Investing in Everyone's Future

Reflections On A New Era

The next four years could be a bit awkward especially for new readers.   One might assume that I applaud the Trump Presidency but my political and social views are of secondary concern.  My role is to interpret the direction and behavior of policies and markets and hopefully be on target. Quick Summary of 2016: One year ago our base case scenario was the economy and markets were rolling over into recession and that downside risk of stocks was much greater than the potential upside.  This proved to be the correct assumption as many categories of stocks (especially Value stocks) were in full-fledged bear markets.  We avoided a sharp 15% decline in January-March and the Brexit decline in July.   During the April-May period forward looking economic data began to improve sharply and the recession was avoided (first time for such a turnaround since 1985).   While I deeply regret lagging the major indices in performance this year, the risk/reward last Spring was disproportionally negative and preservation of principal is always my #1 priority.   2016 will represent an economic mid-cycle bottom which supports the prospects of acceleration in 2017. Below is a basic trend model which uses the 12 month moving average (ma) of the S&P 500.  When the SPX is above the 12 month ma the trend is bullish/positive.  Moves below the 12 month ma indicate a potential change in trend and a time for caution.  It’s not perfect but when combined with an eroding economy the results can be devastating to the Buy and Hold investor not paying attention.       And then there was the election…… We’ve now...

The false virtue of simplicity

When markets rise inexperienced investors want to buy and hold and view simplicity within investing as a virtue. When markets fall investors wish their adviser had a risk strategy that raised cash which by default increases transactions and complexity. A few $8 trades can save tens of thousands of $ and allows you to buy in after the bottom. You can’t have it both ways. Brad...

Waiting for the fat pitch

Our mean reversion strategy has reached the point where a low risk entry point can be made but we continue to wait.   Rising poll numbers and increasing odds for the Republican candidate continue to put pressure on US markets.  Markets can continue to increase their oversold status by becoming more so but that may also mean a stronger resulting rally. Should the Republican candidate win next week I would expect a sharp woosh down in US stocks and the USD.   At some point there will be stability where new positions can be established. Since everyone seems to be concerned with the negatives, there are important positives to consider: The 50 day moving average of the SP500 remains above the 200 day moving average and GDP growth is accelerating (These are not bear market conditions). Since the newsletter being sent to clients two days ago our cash position has increased to 50%+. Should HRC win the presidency I’d expect markets to stabilize after the election.  In the meantime high cash levels will be maintaned. november-2016-client-letter Brad...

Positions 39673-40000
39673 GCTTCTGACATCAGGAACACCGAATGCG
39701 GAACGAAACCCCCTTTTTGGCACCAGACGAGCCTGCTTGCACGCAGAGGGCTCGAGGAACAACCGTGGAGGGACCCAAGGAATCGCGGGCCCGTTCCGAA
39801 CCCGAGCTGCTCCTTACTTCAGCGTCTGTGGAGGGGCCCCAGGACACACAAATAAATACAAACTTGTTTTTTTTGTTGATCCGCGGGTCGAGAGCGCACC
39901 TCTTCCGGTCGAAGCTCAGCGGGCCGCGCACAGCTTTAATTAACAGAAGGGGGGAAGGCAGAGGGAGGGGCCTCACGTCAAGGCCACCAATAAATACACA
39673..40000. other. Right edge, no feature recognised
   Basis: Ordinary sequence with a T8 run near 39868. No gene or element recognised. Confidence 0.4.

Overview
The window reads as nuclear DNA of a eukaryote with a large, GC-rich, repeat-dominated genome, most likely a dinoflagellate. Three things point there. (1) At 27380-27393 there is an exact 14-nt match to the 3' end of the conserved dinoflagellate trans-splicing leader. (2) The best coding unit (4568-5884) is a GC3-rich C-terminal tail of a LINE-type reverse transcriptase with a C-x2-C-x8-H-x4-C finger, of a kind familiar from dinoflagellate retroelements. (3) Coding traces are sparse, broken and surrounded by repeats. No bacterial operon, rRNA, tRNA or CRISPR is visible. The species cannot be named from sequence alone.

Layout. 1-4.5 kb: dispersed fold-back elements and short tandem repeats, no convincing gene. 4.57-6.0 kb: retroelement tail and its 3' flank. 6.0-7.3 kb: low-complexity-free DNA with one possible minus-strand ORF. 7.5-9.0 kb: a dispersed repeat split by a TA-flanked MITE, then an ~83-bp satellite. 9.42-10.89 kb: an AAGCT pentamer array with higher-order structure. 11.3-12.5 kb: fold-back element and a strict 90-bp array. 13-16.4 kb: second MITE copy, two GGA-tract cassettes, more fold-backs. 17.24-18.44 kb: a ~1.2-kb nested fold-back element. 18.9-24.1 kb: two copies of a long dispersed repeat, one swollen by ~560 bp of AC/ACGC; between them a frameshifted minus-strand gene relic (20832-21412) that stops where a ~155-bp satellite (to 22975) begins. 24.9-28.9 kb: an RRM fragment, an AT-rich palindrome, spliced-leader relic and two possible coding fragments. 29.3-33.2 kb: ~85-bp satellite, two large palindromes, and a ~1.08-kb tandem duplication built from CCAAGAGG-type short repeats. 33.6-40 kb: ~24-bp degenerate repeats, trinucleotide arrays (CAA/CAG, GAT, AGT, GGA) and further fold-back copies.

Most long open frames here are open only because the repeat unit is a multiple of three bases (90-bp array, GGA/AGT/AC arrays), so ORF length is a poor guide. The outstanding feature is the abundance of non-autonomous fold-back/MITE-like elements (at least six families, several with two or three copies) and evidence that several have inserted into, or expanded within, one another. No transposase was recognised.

Stocks presenting a low risk entry point.

Ideally we could have used additional weakness to increase the oversold status of US stocks.  The lack of volatility and any follow through are likely with us till earnings season or the election are over.  ...

Present status

At present we have 35% of client assets in cash as the markets have receded from a high risk level.  The late September/early October time period is notorious for steep market weakness.   Should we witness a further pullback in the indices we’d have a low risk entry point to use our sidelined cash. In the meantime a Green energy related company Advanced Energy Industries is behaving extremely well.   We have only a small holding in The Vegan Growth Portfolio but would like to add more on any market pullback.  AEIS is completely ignoring any market weakness as demand for the shares is very strong. Long AEIS  ...

Optimizing Risk and Exposure in a low return market

Over the past several weekends I’ve been looking into developing strategies that could maximize return in a relatively flat market.  While its true that the major indices broke to new highs only a month ago, meaningful confirmation of what could be a new leg up has not materialized yet.  Plus, I’m a bit concerned about the upcoming election and the potential for chaos, not unlike 2000. The point of this blog entry is to show a technique that would identify low risk/great entry points for the equity investor to be 100% invested.   Other than these time periods the investor should be less than 100% invested.  I fully realize this goes against many traditional investment tenets but in our testing those tenets of being 100% invested at all times don’t hold to be worthwhile.   After all, if you’re already 100% invested how can you add to your holdings on a market pullback?  At worst, the gains you may have realized in a rally are going to be at least partially dissipated during an eventual sell-off. Technique: % of Nasdaq 100 stocks above the 50-day moving average This first chart shows the Nasdaq Composite over a 5 year period moving in a range between roughly 80% above the 50-day moving average to below 20% below the 50-day moving average.   Ideally a client should begin to move from underweight stocks to fully invested when the % drops below 20%.  Likewise begin to lighten up your investments on a rise above 80%. One of the great advantages to this technique is realizing that market sell-offs are inevitable whereby your state of...